A new phenomenon is sweeping the world of tarot. Some tarot enthusiasts are trimming their tarot cards to remove the borders, or to make them smaller and easier to handle.
Some readers feel this is a desecration of the cards. Others feel it is a way of marking them, personalizing them, to make them specific to the energy of the reader. Still others think it’s an interesting idea, but don’t have the confidence to cut a straight edge.
The question of desecration is an interesting one. The cards are sacred tools. Many cultures have very specific taboos about the altering, or perceived disrespect of, sacred texts, images and tools.
I think desecration happens in the intent, not in the action. If the intent of trimming tarot cards is to create a deck that is more connected with the reader, then that cannot possibly be desecration.
I did have a concern about the intent of the artists. Talented artists put a lot of time, heart and soul into their work to design tarot decks. As it turns out, many artists find their publisher has added a border, or changed the card size, without their consent. Most do not seem to be concerned if a reader wants to alter the size or shape of the deck to suit personal tastes.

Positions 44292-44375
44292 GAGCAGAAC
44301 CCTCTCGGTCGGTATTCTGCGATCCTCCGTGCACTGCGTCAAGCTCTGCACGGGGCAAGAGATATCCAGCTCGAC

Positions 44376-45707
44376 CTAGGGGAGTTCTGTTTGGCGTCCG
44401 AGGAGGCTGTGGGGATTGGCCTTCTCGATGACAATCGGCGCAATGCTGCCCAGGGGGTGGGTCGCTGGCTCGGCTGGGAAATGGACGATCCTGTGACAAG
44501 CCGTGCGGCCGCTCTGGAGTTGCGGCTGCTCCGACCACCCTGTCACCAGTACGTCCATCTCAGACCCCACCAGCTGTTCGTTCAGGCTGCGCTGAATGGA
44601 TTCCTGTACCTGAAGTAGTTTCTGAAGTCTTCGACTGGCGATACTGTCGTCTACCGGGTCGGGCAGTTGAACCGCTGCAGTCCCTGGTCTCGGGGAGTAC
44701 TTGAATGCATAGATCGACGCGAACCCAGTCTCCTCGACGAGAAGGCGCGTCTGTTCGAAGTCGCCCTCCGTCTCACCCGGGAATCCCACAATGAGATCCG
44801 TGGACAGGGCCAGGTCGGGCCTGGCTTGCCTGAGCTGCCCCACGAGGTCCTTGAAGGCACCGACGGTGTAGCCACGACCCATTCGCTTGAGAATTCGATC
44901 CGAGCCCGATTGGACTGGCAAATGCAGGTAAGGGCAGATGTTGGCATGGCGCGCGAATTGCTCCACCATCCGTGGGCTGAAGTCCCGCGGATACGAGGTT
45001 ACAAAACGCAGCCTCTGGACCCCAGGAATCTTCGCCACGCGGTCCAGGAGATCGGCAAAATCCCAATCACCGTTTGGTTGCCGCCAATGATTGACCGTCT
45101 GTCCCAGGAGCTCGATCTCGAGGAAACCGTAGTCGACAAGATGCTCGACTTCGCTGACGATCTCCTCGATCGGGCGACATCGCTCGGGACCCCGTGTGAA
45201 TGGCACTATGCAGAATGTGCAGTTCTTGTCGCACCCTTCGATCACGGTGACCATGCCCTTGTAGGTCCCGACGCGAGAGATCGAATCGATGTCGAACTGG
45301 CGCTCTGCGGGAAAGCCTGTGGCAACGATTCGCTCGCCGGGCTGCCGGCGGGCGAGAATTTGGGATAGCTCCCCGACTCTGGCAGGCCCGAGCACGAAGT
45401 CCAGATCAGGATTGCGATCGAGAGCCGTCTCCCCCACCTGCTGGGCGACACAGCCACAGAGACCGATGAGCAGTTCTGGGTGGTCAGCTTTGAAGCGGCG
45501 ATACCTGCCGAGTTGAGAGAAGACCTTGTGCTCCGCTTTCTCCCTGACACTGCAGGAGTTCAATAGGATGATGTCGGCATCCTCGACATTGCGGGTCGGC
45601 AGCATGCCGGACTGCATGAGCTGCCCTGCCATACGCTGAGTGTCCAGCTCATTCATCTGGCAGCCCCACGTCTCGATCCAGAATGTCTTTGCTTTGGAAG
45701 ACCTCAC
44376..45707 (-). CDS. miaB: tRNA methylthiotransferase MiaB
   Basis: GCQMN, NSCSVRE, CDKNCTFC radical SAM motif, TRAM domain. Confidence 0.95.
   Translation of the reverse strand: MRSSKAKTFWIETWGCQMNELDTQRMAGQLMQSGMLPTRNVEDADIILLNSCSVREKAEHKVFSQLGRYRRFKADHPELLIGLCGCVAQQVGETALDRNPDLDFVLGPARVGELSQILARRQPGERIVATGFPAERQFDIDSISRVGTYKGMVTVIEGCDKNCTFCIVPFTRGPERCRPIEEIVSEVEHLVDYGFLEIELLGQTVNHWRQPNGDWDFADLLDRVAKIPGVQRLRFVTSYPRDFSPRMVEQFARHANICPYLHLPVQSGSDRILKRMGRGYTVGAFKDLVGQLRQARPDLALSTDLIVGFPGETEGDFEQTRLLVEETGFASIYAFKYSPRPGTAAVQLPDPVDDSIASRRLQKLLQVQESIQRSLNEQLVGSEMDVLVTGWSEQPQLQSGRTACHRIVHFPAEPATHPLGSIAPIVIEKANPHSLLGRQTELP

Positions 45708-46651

I do feel my cards are sacred. What is sacred, to me, is not the cardboard, but the images and the energy. Most tarot decks cost $20 and are mass-produced in factories. I wear out professional reading decks at the rate of four a year. If I felt like cutting my decks, I would do so without qualms. But I don’t feel like cutting my decks, probably because I am too lazy, and too clumsy.
For a reader who is having a hard time bonding with a particular deck, the exercise of trimming the borders off might make a difference.
Some readers even buy two copies of the same deck so they can experiment.
If the deck in question is out of print, hard to find, or otherwise a collector’s item, I would think it unwise to alter it in any way.
Even though tarot decks are mass-produced, each deck is, in a way, unique. There aren’t a lot of ways to personalize a deck in a way that is visually identifiable. We all personalize our decks when we dedicate them, and put our energy into them. Card trimming is just another way of doing that.